Among the major worker groups, the unemployment rates for adult men (6.3 percent) and whites (5.9 percent) declined in December. The rates for adult women (6.0 percent), teenagers (20.2 percent), blacks (11.9 percent), and Hispanics (8.3 percent) showed little change. The jobless rate for Asians was 4.1 percent (not seasonally adjusted), down by 2.5 percentage points over the year.
… Establishment Survey Data
Total nonfarm payroll employment edged up in December (+74,000). In 2013, job growth averaged 182,000 per month, about the same as in 2012 (+183,000 per month). In December, job gains occurred in retail trade and wholesale trade, while employment declined in information.
Employment in retail trade rose by 55,000 in December.
… Employment in professional and business services continued to trend up in December (+19,000). In 2013, job growth in professional and business services averaged 53,000 per month. Within the industry, temporary help services added 40,000 jobs in December, while employment in accounting and bookkeeping services declined by 25,000.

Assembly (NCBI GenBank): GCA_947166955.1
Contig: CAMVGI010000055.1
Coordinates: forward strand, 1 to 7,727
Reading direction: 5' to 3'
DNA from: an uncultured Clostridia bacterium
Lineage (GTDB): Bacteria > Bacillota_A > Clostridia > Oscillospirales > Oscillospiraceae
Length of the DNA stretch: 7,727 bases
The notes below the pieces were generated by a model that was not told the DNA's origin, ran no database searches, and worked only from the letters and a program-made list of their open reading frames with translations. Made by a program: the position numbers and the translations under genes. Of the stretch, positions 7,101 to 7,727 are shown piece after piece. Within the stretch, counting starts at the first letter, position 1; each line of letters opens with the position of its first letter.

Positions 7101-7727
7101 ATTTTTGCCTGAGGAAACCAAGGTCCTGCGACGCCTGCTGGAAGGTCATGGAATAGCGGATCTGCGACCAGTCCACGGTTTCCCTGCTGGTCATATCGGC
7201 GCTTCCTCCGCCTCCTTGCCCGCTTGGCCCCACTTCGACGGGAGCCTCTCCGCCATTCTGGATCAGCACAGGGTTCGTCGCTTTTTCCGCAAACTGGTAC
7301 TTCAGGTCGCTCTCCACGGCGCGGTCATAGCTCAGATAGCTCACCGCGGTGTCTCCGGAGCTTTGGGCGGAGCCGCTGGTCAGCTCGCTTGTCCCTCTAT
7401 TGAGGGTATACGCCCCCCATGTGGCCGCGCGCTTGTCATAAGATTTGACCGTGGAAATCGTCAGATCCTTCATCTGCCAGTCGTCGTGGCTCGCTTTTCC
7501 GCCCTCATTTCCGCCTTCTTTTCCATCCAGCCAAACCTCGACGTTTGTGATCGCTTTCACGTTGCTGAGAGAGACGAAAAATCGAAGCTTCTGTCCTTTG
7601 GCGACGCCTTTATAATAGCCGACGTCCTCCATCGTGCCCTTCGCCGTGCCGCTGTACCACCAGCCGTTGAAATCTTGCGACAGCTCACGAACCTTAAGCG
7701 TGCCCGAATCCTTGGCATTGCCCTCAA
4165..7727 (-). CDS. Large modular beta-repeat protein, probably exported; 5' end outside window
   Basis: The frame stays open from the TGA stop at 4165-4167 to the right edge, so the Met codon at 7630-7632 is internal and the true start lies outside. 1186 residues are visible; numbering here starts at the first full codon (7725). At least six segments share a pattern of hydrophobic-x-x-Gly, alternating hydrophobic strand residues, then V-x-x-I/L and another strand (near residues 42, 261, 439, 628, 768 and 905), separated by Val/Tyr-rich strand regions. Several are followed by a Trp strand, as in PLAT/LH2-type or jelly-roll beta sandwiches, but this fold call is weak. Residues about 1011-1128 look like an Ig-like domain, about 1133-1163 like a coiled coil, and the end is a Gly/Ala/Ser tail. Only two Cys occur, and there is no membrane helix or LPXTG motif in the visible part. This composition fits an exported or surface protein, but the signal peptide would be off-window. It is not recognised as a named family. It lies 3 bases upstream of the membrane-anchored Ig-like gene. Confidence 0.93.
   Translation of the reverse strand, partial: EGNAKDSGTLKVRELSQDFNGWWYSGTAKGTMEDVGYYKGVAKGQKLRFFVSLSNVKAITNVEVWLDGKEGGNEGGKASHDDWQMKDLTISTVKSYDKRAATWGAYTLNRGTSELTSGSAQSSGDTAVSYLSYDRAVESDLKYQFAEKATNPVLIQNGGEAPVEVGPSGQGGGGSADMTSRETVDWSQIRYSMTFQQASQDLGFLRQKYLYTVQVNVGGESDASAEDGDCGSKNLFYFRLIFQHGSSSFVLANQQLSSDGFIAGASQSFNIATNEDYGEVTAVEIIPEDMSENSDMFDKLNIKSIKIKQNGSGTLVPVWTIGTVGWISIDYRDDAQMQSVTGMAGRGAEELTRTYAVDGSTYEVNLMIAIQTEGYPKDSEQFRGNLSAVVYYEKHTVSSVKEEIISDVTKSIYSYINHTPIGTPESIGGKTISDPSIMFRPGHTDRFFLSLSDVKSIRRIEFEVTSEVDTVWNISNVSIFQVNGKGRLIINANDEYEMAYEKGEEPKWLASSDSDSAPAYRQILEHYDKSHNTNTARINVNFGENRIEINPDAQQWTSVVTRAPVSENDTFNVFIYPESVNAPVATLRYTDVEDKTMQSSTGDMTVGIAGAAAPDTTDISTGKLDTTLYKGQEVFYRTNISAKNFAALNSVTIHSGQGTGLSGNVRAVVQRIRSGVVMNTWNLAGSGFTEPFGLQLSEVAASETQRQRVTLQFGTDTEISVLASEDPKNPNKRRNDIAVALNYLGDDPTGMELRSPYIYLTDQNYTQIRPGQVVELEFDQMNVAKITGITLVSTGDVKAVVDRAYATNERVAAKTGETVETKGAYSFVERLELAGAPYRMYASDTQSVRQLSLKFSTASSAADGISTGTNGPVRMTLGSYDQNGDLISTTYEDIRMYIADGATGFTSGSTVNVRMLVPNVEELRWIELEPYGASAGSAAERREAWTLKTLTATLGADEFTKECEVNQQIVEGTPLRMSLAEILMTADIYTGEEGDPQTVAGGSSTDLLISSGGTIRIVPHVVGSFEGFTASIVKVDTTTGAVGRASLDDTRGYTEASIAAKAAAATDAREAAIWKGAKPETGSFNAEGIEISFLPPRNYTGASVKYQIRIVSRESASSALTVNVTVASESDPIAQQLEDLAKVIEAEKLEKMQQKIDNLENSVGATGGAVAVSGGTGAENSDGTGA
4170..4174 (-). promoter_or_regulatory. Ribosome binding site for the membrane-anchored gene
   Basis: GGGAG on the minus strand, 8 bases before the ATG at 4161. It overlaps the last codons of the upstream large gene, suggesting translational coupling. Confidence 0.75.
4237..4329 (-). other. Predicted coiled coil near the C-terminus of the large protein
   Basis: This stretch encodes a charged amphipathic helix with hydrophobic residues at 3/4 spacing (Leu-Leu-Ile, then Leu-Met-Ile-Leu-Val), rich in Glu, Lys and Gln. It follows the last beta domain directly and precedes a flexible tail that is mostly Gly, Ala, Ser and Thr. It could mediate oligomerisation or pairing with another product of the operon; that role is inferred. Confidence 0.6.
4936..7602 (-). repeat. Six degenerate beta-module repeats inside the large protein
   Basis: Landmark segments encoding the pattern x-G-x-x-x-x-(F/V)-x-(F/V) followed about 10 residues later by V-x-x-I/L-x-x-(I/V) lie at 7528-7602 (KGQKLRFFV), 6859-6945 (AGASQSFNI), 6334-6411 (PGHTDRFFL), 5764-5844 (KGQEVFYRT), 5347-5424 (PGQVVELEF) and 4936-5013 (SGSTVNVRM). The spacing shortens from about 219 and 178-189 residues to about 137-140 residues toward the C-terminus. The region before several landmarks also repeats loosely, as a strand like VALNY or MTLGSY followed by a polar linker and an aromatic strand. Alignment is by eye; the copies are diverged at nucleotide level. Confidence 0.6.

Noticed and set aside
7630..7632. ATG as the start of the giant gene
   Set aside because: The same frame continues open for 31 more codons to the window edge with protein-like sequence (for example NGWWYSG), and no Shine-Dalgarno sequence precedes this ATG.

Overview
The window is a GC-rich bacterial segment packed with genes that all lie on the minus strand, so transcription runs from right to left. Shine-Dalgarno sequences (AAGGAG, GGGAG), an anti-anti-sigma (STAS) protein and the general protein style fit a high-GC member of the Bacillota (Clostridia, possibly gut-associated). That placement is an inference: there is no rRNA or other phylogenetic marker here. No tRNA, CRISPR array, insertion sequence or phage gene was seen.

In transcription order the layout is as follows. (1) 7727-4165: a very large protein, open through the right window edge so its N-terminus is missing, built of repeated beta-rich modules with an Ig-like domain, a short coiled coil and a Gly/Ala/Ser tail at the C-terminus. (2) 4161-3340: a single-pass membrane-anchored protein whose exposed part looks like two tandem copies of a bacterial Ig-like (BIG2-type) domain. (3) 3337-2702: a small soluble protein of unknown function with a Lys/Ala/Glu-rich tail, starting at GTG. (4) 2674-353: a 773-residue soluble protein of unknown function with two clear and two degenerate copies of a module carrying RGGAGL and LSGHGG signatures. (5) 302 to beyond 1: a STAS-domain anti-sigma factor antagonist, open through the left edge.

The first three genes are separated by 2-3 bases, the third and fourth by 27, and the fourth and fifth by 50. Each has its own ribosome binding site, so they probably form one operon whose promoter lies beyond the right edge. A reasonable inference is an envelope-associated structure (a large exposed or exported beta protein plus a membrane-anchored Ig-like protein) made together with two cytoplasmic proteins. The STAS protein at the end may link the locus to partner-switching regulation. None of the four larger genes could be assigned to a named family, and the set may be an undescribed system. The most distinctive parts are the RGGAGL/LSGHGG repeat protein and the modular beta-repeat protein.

… Construction employment edged down in December (-16,000).
… The average workweek for all employees on private nonfarm payrolls edged down by 0.1 hour to 34.4 hours in December.
… The change in total nonfarm payroll employment for October remained at +200,000, and the change for November was revised from +203,000 to +241,000.
So the seasonally adjusted job adds dropped by over two-thirds from November to December (241K to 78K).
Let’s look at the not seasonally adjusted results … they really, really stink: